Memo to Councilmember Richie Torres: How sacred is the right to vote in New York City? Not very.
I'm very glad to see your proposal because it gives me the opportunity to raise two mportant issues regarding voting rights in New York City. Council member Richie Torres probably isn't aware but at least in the Harlem office of the DMV the law which allows citizens of New York to register to vote or update their voter registration when changing address, called the "Motor Voter" law is a dead letter, and a joke.
I know because circumstances have had me changing my address twice this year, and I updated my drivers license both times at the Harlem DMV. I also submitted my updated voters registration. I should have received an updated voter registration card each time. In neither instance did I receive it. I think, Councilmember Torres, that you possibly can elicit a response from both the DMV and the Board of elections to two questions: How many voter registrations have been submitted at the Harlem DMV? How many of them have been processed?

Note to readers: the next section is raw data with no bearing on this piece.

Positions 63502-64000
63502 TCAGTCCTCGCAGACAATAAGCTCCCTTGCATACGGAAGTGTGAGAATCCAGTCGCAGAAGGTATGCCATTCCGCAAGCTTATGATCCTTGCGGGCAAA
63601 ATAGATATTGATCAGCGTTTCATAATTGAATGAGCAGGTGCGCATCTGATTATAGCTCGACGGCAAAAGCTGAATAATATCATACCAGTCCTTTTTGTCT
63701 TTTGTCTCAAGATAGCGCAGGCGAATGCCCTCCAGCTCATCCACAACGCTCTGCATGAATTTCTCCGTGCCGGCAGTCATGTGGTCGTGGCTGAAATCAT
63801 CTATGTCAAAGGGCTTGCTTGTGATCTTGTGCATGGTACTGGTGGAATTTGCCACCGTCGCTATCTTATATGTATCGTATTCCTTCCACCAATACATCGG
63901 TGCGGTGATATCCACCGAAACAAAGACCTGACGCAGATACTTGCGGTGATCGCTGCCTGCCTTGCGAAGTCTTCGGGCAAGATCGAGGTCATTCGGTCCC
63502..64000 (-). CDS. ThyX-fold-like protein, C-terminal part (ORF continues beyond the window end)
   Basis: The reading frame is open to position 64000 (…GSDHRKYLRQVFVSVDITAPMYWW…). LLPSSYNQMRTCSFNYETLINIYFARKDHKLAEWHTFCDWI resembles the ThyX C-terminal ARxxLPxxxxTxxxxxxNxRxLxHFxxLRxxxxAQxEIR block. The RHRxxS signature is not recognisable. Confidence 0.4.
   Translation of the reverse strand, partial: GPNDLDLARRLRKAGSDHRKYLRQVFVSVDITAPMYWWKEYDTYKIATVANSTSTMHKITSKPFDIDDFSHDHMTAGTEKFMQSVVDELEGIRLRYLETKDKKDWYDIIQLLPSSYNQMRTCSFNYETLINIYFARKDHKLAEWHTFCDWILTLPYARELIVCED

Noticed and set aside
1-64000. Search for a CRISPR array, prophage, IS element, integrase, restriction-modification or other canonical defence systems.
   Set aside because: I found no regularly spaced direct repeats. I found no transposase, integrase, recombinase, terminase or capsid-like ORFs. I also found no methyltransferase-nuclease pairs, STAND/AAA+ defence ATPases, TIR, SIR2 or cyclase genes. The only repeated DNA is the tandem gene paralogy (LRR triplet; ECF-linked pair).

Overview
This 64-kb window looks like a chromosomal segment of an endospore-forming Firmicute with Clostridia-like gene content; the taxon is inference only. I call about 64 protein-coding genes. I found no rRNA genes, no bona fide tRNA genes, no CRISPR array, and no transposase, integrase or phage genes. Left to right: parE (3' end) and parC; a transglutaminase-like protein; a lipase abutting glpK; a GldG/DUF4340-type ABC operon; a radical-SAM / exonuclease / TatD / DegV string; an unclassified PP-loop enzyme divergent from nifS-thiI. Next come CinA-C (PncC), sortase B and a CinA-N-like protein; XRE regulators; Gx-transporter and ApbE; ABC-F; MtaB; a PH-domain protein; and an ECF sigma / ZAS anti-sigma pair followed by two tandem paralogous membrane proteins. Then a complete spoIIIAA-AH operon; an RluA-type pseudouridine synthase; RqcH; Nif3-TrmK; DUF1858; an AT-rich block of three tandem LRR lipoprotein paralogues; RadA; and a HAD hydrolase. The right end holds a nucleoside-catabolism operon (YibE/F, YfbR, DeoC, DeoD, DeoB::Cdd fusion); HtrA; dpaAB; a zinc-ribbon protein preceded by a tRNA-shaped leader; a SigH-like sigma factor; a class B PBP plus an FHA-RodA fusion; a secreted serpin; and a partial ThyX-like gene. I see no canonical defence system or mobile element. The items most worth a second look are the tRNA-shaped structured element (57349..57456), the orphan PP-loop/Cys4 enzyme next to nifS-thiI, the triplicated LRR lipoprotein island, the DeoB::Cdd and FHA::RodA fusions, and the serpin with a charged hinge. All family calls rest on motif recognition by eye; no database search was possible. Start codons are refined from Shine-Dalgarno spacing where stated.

I plan on voting in the upcoming New York primary ( assuming that I can successfully update my voter registration to my current address.) I wonder whatever became of Bloomberg's complaint. Could you please follow up on it? Perhaps a large sign at each polling place notifying voters that their votes are confidential, urging voters to take videos of violations and providing a phone number for complaints (which would be staffed by a human being) would assure this supposed sacred right.
Councilman Ritchie Torres is sponsoring a bill that would send "voting histories" to the city's voters as a way to try increasing turnout in elections.View Full Caption
New York City Council
NEW YORK CITY — Bronx CouncilmanRitchie Torres has a new idea for increasing voter turnout in the city.
The politician is the lead sponsor on a bill that would require the Board of Elections to send "voting histories" to voters, detailing the elections that they were registered to vote for over the past four years and saying whether or not they had voted in those elections.
The card would be mailed to the city's registered voters between Aug. 1 and Aug. 5 every year.
The bill, first reported by the New York Daily News, was introduced in June but just had its first hearing on Monday in the Governmental Operations Committee, and Torres' office expects it to pass within a year.